It was four years ago that I stumbled upon Yom Kippur. As a Christian growing up in the rural American South, I didn’t have Jewish friends or neighbors and never was exposed to any Jewish holidays or practices. Granted, my family name is largely a Jewish name. Several family members have a strong affinity for all things Jewish – I call it our cellular connection – but we have been estranged from that part of our heritage. Nevertheless, for reasons totally outside of myself, I was led to this annual practice of fasting, prayer and repentance.
The first time I did it, I was led to the decision to fast without even knowing that it was coinciding with Yom Kippur. While I was googling proper ways to fast, since I had never done it before, I literally stumbled upon the description of Yom Kippur and used it as my model for what I believed God was leading me to do.
Have you ever needed to hear from God so desperately that you physically ached to find His presence and hear a word from Him? That was my frame of mind when the Holy Spirit led me to this initiation into fasting. I had no idea what to expect, but I knew I had to seek Him with everything I had and to do something I had never done before . . . because what I had been doing simply was not enough any more. The experience was life-changing for me. I learned that God is just as eager to meet us where we are – and His desire is to give us the hope, strength, courage, comfort , or whatever else we so desperately need.
I may feel led to fast at various times throughout the year during times of seeking or despair or thanksgiving, but Yom Kippur holds a very special place in my heart. It isn’t because it’s a Jewish holiday. It is because God himself led me into that time of communion, prayer and repentance and I consider it to be an annual date! It is a bonus in my mind that He used a Jewish holy day to speak to me in such a powerful way.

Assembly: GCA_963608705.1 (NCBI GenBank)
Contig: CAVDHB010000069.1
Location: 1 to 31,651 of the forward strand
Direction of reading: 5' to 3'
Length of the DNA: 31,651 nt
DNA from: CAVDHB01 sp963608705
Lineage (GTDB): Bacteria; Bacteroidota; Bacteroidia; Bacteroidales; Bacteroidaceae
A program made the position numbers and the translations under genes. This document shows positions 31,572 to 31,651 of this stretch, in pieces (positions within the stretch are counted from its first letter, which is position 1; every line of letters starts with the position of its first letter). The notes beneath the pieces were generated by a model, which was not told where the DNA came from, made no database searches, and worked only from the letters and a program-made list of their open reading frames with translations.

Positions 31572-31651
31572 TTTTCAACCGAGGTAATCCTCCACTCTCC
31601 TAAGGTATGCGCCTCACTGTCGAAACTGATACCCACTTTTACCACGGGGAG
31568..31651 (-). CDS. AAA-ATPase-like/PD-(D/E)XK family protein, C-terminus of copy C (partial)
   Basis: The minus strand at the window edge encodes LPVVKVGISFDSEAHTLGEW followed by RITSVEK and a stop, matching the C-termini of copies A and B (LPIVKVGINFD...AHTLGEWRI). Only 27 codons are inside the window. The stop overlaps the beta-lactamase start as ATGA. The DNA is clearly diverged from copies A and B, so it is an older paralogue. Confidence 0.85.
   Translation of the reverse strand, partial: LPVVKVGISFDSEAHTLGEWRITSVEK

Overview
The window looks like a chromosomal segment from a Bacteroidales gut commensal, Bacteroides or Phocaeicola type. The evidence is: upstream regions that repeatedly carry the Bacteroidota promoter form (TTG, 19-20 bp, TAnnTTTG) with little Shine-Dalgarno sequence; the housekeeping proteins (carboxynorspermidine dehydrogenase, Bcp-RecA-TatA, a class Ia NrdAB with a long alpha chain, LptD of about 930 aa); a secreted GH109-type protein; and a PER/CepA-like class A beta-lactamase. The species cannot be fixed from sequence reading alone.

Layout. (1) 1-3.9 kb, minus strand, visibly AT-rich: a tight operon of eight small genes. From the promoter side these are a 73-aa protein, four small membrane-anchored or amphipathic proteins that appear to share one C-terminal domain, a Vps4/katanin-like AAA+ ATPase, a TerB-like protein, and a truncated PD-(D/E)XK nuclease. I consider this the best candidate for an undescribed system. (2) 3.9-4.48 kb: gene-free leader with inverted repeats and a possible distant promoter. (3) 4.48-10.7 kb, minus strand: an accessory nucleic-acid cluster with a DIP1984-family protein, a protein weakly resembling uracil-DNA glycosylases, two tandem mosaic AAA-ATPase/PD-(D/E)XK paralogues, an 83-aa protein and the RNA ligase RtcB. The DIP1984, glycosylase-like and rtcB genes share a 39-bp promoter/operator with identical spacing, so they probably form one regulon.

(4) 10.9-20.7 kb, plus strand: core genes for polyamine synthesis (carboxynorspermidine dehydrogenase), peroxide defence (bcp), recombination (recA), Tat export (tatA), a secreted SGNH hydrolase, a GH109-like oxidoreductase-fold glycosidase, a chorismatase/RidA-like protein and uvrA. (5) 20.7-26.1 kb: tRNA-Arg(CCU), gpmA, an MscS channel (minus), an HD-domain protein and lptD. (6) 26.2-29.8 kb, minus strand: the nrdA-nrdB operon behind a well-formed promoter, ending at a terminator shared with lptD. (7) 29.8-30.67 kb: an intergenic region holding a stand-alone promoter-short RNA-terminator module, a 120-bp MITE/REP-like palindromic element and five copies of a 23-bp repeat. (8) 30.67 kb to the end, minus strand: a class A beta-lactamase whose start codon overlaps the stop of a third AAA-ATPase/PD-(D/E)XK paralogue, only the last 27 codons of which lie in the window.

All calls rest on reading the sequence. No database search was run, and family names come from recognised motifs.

Yom Kippur is known as the Day of Atonement. We think of atonement as it applies to what Jesus accomplished once and for all for humanity: at-one-ment with God. Being reconciled to God through Jesus Christ is our gift. This year, Yom Kippur begins at sundown on Friday night and ends at sundown on Saturday night. Perhaps you have been seeking God’s answers to your most puzzling problems. Perhaps you have a need to spend time confessing and repenting for your personal sins, or maybe the collective sins of your family, your church, or our nation. Maybe the Holy Spirit has nudged you toward the spiritual discipline of fasting but you have felt uncertain about how or why to even do it. I encourage you try it. You may be led into the most wonderful experience of your life!